Bank loans are justifiably drawing an increased amount of attention and investment among the traditional institutional investor base:

  • Ironically in an era of globally low yields and lagging economic growth, U.S. and European institutional investors are under-allocated to one of the world’s most promising economies in Asia.
  • Two secular trends underpinning Asian growth should persist well into the future: rapid urbanization and a growing middle class.
  • These same trends should support real asset investment within the region. Asia will have to spend an estimated $750 billion annually on infrastructure to keep pace with its anticipated growth. Governments could be looking for private sources to supply in excess of 25% of the required funding.
  • Aside from the inherent inflation hedging and income-generating character of all real asset investment, Asia real asset investment in particular offers two potential benefits:
    • "Pure" exposure to a leading world growth story
    • Diversification in two dimensions: horizontally, across the entire portfolio, and vertically, within the real asset class itself

Two of the most vital trends in portfolio management today—the globalization of institutional asset management and the recognition of real assets as a third foundation asset class alongside equities and fixed income—are converging in one of the world’s most dynamic investment destinations, the population centers of emerging Asia. Allocations in the “Big Two Traditionals” of stocks and bonds are evolving, albeit at a measured pace, from home-country concentrations as investors become increasingly desirous of the potentially higher returns and diversification benefits of cross-border investing. Yet despite the incremental globalization, institutional investors remain deeply underweight Asia, home to some of the world’s fastest growing economies (Exhibit 1).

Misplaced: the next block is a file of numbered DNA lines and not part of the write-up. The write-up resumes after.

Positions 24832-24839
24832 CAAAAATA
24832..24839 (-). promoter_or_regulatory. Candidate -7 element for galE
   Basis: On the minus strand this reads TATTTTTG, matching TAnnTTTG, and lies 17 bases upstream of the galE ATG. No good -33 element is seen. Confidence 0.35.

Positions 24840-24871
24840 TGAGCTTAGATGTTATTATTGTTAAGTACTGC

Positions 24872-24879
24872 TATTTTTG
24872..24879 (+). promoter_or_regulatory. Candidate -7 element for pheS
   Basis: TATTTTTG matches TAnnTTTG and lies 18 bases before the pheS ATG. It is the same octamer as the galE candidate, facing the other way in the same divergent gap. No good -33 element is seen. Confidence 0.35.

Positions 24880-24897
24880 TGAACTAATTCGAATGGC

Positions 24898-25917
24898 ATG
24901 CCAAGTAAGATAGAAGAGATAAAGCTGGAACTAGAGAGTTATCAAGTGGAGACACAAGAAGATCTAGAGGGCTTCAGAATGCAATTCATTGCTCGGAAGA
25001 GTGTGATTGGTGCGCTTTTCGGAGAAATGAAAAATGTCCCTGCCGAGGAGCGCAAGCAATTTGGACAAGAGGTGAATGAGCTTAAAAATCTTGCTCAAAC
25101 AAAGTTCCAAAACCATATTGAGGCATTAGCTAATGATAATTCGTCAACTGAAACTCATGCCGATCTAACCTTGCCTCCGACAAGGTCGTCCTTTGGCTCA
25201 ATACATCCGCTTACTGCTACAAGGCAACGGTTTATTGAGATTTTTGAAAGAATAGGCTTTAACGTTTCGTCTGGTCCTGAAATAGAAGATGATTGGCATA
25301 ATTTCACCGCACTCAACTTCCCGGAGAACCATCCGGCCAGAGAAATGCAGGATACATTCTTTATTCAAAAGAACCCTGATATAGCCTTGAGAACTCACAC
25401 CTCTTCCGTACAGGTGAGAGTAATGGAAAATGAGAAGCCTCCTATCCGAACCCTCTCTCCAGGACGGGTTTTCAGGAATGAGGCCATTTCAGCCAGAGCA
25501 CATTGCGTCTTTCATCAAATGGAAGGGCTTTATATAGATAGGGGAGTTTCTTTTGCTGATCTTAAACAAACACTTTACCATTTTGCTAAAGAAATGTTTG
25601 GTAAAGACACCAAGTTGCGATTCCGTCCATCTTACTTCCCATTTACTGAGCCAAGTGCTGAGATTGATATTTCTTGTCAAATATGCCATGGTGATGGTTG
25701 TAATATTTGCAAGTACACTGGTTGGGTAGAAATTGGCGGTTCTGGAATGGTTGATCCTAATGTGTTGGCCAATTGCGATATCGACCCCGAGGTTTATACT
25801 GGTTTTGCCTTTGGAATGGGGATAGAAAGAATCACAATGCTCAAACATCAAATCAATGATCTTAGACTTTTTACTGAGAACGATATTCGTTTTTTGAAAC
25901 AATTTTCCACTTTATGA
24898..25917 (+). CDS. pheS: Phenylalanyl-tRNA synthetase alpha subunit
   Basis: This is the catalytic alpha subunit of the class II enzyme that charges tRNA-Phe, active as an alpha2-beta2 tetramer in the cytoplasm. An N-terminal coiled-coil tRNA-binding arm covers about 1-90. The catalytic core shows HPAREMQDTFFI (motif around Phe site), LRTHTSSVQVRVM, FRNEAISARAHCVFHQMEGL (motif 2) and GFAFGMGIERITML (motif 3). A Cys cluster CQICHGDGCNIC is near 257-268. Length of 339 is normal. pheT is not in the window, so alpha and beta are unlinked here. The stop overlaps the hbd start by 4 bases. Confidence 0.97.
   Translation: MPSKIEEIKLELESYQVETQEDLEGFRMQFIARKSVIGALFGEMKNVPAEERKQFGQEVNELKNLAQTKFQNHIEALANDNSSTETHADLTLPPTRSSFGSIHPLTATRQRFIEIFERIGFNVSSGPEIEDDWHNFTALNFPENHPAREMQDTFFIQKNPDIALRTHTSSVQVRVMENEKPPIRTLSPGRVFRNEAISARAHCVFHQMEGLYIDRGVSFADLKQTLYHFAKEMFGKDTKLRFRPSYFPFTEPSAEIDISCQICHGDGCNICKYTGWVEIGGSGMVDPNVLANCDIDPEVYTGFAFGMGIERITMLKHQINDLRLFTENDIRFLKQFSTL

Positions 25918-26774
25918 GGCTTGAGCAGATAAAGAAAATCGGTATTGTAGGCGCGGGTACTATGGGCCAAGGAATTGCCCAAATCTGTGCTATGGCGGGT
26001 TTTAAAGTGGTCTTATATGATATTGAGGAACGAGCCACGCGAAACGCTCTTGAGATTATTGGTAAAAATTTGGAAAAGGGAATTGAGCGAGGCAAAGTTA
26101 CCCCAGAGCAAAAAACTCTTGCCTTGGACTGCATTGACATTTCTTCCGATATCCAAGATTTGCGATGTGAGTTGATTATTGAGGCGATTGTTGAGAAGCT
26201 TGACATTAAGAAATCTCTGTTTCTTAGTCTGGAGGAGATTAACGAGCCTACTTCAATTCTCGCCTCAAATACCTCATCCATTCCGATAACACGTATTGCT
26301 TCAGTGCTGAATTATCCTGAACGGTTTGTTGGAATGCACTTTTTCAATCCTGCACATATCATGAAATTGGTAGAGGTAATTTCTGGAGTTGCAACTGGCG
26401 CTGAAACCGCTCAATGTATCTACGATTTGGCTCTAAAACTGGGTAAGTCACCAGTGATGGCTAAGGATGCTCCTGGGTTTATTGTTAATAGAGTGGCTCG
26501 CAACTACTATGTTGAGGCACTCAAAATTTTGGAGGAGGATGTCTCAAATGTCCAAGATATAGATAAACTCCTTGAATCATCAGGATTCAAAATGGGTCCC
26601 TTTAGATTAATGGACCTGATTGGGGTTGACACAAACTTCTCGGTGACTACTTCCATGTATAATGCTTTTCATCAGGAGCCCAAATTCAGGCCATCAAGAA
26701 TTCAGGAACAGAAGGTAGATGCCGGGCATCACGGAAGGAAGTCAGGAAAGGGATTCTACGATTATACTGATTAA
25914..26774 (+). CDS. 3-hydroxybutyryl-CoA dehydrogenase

Out of whack: Investors are seriously underweighting Asia, given the size and depth of its financial markets


This strategic portfolio misallocation, which we term The Great Asia Underweight poses a paradox for institutional investors. On the one hand, relatively high economic growth rates, rapid urbanization and the rise of the middle class are themes in the Asia region which together should offer a multitude of investment opportunities over the next few decades. On the other, considering that total global assets under management total upwards of $45 trillion, according to one widely accepted estimate,1 even a marginal rebalancing of 1% or 2% could seriously distort security prices on Emerging Asia financial markets.

Fortunately there is a third way to rebalance global portfolios and access the opportunities: real assets. Positioned to benefit from all the Asia growth themes, demand for hard assets like property and infrastructure provides a strong fundamental backdrop for the generation of relatively attractive total returns. The potential sum of investor flows to the region and into Asia real assets is so substantial that, in response, the values of the assets should rise, even while the supply grows, with new development striving to satisfy both end-user and investor demand. These assets constitute a "pure play" on local growth. They sit in local markets responding directly to local economies, so their returns are lowly correlated to the global financial markets, a potentially attractive advantage in a world of increasingly correlated assets.

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